Let me take you through some of those projects. As I said, there was a proposal for a STEMM hub at the University of Newcastle. It's a terrific project. We all know how important it is for the next generation of Australians to be coming through training in STEMM, particularly women—and girls. We know we need to encourage and support them to take on STEMM subjects at school and then engage in STEMM disciplines in their tertiary education so that they can go into the workforce with the skills and expertise required. I'd like to quote the vice-chancellor of the University of Newcastle, Professor Zelinsky, who said:
"STEMM skills will power global economies long into the future and are the lifeblood of emerging knowledge-based industries such as … advanced manufacturing…
"These skills also underpin the competitive advantage we need for our established industries like agriculture, healthcare and resources…
"This investment … will reinforce our place on the research and education world stage …"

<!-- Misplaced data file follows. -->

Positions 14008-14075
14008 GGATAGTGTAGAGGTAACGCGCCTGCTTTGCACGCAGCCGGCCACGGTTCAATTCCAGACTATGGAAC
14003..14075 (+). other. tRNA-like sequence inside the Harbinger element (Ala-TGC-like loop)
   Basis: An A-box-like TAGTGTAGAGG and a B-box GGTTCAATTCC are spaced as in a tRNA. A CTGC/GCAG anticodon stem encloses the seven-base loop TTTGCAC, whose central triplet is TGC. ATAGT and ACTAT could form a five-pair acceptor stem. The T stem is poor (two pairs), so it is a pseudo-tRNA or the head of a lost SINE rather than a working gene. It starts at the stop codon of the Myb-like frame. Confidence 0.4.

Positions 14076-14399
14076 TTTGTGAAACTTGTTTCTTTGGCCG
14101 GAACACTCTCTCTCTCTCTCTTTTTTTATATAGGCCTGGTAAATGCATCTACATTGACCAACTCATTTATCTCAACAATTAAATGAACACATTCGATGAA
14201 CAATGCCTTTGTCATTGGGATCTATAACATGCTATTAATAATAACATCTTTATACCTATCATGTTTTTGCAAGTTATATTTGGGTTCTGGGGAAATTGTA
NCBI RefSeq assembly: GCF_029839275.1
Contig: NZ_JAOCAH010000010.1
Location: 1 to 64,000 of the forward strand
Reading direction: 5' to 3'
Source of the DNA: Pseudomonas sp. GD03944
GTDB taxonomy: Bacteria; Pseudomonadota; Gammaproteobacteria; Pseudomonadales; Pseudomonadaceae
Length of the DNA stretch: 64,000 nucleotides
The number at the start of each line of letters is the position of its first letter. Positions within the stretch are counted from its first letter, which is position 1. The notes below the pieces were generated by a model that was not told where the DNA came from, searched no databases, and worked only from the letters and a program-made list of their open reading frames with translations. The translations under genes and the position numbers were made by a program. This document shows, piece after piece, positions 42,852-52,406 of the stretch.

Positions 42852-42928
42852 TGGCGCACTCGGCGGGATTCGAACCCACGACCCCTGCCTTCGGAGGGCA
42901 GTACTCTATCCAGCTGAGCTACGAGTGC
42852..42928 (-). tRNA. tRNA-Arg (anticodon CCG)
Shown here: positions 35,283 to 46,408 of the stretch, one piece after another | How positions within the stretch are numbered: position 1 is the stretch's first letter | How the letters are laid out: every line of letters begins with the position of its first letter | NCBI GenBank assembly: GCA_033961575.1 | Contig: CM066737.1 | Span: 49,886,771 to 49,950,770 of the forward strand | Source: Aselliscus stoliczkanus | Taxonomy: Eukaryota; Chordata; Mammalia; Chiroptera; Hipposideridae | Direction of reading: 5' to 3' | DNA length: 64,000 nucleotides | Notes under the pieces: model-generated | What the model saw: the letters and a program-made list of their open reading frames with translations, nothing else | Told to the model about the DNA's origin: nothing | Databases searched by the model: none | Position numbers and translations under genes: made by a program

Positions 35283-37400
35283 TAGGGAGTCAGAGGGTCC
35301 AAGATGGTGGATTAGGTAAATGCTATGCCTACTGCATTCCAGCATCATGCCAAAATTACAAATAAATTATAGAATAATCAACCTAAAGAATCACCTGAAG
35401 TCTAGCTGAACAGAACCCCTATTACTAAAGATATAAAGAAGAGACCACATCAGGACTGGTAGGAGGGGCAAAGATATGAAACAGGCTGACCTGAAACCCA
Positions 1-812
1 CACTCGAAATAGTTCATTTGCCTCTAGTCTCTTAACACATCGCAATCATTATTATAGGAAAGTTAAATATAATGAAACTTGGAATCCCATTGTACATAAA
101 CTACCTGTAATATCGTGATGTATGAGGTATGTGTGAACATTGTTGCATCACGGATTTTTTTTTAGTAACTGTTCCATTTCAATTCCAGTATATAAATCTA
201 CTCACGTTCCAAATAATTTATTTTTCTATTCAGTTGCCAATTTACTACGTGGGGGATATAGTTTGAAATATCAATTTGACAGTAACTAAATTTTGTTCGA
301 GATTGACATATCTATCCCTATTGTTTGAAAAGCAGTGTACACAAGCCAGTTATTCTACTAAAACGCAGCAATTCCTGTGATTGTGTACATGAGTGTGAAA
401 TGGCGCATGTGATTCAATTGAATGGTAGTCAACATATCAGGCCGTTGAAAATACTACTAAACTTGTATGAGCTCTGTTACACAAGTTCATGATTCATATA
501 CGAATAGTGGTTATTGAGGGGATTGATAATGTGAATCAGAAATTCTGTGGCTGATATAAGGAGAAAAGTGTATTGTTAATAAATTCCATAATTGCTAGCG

That's the kind of commitment I want to see. I want to see the Commonwealth government backing in regional universities, like the University of Newcastle, who are punching way above their weight and are leading the field in so many areas. I want to see them properly supported. I want to see the Commonwealth put some money towards critical projects like an industry-led STEMM hub that has been proposed for the Newcastle university. I want to see this government back in the Port of Newcastle to enable us to build a container shipping terminal in the seat of Newcastle. That is how freight is transported around the world.
The fact that the New South Wales Liberal government did a dodgy deal when it sold off the three ports of New South Wales and effectively prohibited Newcastle from being able to have a container terminal is unconscionable. This is a matter before the courts and the ACCC. Seriously, it really warrants the New South Wales government cutting through the obstacles that it has put up at every opportunity to disable the port of Newcastle from growth. It needs to put aside those weapons now. It needs to drop those ridiculous cases and back in a group that has so many infrastructure projects in the pipeline and ready to go, if only they were allowed to develop the port of Newcastle. I will quote the CEO, Craig Carmody, who says: